We’ve all heard of SMART goals but more and more people are wondering which to use in the choice between SMART goals and CLEAR goals. Both acronyms help you create goals for your team that are more measurable and focused, and thus, easier to conceptualize and to achieve. At the same time, there are several key differences that separate them.
SMART stands for:
- Specific – this step means that every goal should be as concrete as possible. What is its purpose? Who is involved? What are the steps? What do you need to complete it?
- Measurable – each goal should have a quantifiable outcome. This step helps you ensure you’re using assessable factors to judge if it has been completed. Ask questions like “how much?” and “how many?”
- Achievable – You should be able to complete your goal. That means you should be able to do it with the resources, time, and team members you have available.
- Relevant – Why are you setting this goal? Does it align with your team’s purpose? Does each individual have a stake in the goal? Does it fit with your team’s culture?
- Time-bound – Like “measurable,” your goal should have a timeframe, as well. That means you should determine how long it will take to complete.
SMART has become a successful goal-setting acronym because it encourages teams to be reasonable and set external constraints like quantifiable achievement and timeframes.
Still, there are some in the business world who think SMART has reached the limits of its usefulness. They suggest that SMART goals are too fixed, as today’s businesses need to be ever-changing and adaptable.
The more-agile variant of SMART goals are CLEAR goals. This acronym stands for the following:
- Collaborative – Your goal should engage your team with each other and determine how connections will be forged with others.
- Limited – These are short-term goals, often on the road to longer-term achievements. That means that each goal should be limited in its timeline and complexity.
- Emotional – Your goal should feel emotionally important to you and to your team members.
- Appreciable – These goals should be able to be built upon or put into a part of a series. CLEAR goals are smaller goals that develop into larger outcomes.
- Refinable – CLEAR goals are all about flexibility. They should have room – and your team should have the mental headspace – to alter any aspect of the goal as conditions change.
Adam Kreek, the originator of CLEAR goals, decided that SMART goals didn’t allow for adaptation, as they didn’t have a component like “Refinable” that asked goal-setters to refine their objectives if they weren’t working out.
How executive teams can start putting CLEAR goals into practice.
- Teams should be formed that include an executive, coach, and members.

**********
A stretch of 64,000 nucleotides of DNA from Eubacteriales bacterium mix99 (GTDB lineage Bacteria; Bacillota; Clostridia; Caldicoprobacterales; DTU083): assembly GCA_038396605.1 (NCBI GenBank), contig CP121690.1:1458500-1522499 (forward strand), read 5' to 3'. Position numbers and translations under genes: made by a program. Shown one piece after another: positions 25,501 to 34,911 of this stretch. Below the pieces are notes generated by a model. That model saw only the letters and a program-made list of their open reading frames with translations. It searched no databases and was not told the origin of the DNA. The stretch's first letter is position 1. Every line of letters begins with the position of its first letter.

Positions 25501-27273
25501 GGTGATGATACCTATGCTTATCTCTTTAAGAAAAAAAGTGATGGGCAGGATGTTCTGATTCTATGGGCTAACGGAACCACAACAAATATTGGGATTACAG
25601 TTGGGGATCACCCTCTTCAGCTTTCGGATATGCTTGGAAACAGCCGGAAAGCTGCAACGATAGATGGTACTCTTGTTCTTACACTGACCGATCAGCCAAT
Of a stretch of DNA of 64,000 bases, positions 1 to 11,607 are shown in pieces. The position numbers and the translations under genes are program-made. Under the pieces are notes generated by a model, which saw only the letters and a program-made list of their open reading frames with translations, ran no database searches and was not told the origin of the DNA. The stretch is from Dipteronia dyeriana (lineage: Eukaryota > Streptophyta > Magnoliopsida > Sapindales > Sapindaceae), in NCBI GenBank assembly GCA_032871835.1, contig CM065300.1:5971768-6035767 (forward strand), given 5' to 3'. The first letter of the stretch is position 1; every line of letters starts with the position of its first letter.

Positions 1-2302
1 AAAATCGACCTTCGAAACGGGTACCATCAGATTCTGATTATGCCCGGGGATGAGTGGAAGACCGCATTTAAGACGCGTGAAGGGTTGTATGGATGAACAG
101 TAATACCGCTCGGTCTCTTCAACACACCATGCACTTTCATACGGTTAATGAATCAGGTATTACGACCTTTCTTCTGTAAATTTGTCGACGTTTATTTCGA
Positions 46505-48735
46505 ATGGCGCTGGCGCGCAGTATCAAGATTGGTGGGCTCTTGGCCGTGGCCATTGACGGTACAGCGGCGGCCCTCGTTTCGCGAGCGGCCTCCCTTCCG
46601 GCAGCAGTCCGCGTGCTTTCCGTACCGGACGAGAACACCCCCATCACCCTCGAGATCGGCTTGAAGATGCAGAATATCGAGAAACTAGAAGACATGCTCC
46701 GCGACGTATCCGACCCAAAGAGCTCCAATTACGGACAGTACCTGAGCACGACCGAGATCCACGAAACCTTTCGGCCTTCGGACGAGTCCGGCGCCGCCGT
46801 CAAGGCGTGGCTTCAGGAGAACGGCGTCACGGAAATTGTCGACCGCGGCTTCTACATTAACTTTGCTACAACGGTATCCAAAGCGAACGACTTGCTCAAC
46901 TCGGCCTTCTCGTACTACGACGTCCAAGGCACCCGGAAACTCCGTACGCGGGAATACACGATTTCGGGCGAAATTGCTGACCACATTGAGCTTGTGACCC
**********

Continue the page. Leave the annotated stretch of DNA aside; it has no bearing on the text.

- Teams should meet to develop a shared CLEAR goal.
- Together, the team should create the group’s CLEAR goal.
- Then, individuals should decide on their smaller, personal CLEAR goals in service to the team’s goal and their personal missions.
- The executive writes a four- to 10-page document outlining each of the CLEAR steps.
- The coach reads the document, offers feedback, and returns it to the executive.
- The executive revises the document, and the coach offers more feedback.
- The coach cuts the document so the CLEAR goal is outlined in one page.
- The executive approves the CLEAR goal and posts it on a wall.
- The goal is reviewed one to four times per year and modified as necessary.
Which Is Better: SMART Goals or CLEAR Goals?
The biggest benefit of CLEAR goals is that they require those who make them to modify them as necessary. SMART goals, on the other hand, are perhaps more quantifiable; they ask you to identify external factors that will let you know when the goal has been completed.
Other than these features, SMART and CLEAR goals are similar in a lot of ways. Specifically, both goal-setting methods invite you to do the following:
- Create goals that aren’t overly-ambitious. Both methods invite you to break down your larger ambitions into goals that are easier to achieve.
- Make goals with metrics. Goal-setters can feel a sense of ambiguity if they’re not sure what successful achievement of a goal looks like. This method avoids that mystery.
- Ensures individuals and teams have the resources they need to achieve the goal. Both methods encourage teams to allocate sufficient personnel and resources to accomplish the goal.
- Develop a plan. Both methods suggest setting a timeline and breaking larger achievements into step-by-step projects.
Ultimately, both SMART goals and CLEAR goals can be useful, and either one is more effective than less-specific goals.
As Reviewsnap notes, “Goals that are ‘smart’ and ‘clear’ result in success far more often than ones that are assigned to an employee without much consideration.”
Regardless of the acronym you prefer, make sure to add in regular check-ins with your team to modify whatever type of goal you set. Many goals in today’s fast-paced world may need adaptations before they’re completed. What’s more, no matter what types of goals you’re setting, make sure they fit in with your sense of purpose and are feasible without being overwhelming.